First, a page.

In the current study, Hailpern and colleagues examined the outcome of a consecutive series of patients who were admitted to hospital in 2004 with symptoms of acute coronary syndrome (chest pain, dyspnoea, or both) and had their troponin level measured (regardless of whether it was positive). Patients with elevated troponin levels but without symptoms suggestive of acute coronary syndrome, were excluded. HbA1c levels were measured routinely in all patients. An increased risk of in-hospital death [hazard ratio 3.51 (1.25–9.83), P=0.02] and death at 1 year [relative risk 3.5 (1.85–6.64), P<0.001] was observed among patients with diabetes and HbA1c levels less than 6.5% (48 mmol/mol). In contrast, there was no increase in mortality among patients without diabetes who had HbA1c levels less that 6.5% (48 mmol/mol). Patients who showed evidence of low blood glucose [defined as at least one measurement less than 70 mg/dl (3.89 mmol/l)] had a significantly higher rate of in-hospital mortality, regardless of whether or not they were known to have diabetes.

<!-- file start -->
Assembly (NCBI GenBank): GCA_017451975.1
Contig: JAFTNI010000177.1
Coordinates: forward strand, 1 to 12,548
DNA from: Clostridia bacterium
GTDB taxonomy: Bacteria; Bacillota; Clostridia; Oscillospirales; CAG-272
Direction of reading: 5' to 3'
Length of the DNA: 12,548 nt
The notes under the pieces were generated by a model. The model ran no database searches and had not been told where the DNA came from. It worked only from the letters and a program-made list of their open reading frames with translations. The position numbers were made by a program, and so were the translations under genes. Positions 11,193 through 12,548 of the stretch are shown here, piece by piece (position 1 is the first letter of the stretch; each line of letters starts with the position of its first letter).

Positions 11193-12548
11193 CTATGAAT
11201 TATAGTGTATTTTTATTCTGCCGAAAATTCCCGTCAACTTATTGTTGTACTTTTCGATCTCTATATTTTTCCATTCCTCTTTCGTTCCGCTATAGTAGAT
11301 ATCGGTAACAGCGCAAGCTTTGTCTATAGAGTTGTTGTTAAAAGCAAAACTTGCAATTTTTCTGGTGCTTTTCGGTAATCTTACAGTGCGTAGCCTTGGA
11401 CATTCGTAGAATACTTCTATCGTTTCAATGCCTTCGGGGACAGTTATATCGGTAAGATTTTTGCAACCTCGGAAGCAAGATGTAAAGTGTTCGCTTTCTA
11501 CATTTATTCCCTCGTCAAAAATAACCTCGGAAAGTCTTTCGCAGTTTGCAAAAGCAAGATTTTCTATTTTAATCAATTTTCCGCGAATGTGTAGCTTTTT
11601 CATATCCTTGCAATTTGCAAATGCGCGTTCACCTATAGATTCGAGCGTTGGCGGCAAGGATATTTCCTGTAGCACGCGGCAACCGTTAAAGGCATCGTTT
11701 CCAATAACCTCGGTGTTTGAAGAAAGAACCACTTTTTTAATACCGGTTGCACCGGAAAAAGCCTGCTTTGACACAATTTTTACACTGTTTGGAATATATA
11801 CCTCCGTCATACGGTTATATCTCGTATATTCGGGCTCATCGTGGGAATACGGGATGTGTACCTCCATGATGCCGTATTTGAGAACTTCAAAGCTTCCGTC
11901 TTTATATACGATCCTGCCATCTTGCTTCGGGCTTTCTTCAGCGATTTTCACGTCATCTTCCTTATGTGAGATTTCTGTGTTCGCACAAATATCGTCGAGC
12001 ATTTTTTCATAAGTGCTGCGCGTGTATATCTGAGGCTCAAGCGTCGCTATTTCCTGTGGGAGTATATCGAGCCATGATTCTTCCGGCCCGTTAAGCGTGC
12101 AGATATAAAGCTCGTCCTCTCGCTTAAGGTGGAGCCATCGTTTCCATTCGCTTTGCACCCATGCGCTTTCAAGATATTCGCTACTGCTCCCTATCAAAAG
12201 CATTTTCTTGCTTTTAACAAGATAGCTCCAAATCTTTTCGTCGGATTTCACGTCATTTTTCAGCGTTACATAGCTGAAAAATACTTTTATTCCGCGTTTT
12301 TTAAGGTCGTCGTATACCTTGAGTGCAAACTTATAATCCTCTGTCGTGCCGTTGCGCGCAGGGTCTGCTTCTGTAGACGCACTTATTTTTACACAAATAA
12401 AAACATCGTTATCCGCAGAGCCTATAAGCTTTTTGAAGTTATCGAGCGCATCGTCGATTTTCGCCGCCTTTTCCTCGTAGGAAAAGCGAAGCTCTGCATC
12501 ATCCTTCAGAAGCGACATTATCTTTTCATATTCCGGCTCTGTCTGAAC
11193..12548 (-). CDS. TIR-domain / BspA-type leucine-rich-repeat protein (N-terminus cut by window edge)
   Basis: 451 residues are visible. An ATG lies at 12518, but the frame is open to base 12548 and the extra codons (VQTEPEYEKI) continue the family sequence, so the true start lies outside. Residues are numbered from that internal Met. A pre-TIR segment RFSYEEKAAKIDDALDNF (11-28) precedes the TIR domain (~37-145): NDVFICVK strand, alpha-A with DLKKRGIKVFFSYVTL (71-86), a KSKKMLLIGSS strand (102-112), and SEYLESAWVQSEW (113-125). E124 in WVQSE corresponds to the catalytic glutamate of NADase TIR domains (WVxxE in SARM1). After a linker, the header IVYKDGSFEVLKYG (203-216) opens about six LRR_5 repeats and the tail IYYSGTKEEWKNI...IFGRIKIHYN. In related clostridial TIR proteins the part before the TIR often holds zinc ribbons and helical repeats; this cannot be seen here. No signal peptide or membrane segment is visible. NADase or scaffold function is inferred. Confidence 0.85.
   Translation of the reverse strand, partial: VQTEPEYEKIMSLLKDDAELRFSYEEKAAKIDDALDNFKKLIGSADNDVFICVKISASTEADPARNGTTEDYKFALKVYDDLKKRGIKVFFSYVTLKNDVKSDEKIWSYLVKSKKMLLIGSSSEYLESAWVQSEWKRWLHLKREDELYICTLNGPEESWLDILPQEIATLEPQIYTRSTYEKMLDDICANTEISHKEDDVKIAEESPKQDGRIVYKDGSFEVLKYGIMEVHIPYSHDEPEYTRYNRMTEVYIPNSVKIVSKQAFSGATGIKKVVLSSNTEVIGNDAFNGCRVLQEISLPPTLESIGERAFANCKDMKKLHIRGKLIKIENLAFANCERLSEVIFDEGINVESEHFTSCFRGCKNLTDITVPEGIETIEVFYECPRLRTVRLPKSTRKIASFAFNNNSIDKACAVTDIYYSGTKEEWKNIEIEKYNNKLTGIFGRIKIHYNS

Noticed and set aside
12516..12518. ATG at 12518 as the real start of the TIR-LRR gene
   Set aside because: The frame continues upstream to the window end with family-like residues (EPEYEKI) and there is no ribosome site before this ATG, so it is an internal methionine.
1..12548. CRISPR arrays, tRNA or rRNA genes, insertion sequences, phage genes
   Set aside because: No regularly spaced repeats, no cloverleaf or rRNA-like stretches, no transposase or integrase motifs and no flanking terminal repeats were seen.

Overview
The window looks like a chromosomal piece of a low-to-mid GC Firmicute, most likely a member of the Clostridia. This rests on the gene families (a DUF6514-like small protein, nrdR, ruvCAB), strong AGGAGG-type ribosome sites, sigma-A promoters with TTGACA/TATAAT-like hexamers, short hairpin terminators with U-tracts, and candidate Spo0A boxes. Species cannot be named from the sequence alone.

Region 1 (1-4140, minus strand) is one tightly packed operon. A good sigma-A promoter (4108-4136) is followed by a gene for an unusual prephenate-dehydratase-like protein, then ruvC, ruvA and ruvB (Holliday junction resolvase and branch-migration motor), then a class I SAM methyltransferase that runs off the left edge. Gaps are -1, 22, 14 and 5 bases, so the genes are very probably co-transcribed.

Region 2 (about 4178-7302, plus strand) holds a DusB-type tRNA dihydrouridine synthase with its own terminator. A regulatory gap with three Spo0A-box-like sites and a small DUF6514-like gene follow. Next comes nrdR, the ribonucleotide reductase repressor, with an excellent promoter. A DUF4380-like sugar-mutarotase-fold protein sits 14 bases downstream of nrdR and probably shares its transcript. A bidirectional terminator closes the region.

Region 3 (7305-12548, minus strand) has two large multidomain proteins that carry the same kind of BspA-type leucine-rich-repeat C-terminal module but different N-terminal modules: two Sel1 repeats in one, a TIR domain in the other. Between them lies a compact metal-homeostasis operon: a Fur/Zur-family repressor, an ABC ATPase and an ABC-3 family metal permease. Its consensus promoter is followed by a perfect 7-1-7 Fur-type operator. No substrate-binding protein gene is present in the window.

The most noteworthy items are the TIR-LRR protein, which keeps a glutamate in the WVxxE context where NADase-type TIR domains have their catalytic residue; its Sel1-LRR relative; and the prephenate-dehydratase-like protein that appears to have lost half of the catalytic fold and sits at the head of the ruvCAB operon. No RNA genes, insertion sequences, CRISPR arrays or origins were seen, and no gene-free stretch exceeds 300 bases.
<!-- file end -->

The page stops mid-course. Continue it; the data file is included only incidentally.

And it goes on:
How should these data be interpreted? It should be noted that no overall relationship was observed between HbA1c levels and mortality in the cohort as a whole. The findings reported are therefore based on a subgroup analysis and are hence hypothesis-generating rather than definitive. It is unclear how many patients had a myocardial infarction as opposed to unstable angina (or even pulmonary embolism/pneumonia) and what treatment was administered. The authors suggest a causal link between their finding of increased mortality in the diabetes subgroup and hypoglycaemia, implicating overzealous attempts at blood glucose lowering. They consider the alternative (that lower blood glucose may have reflected general illness or other diseases) to be less likely, as those who died had a higher BMI than those who survived.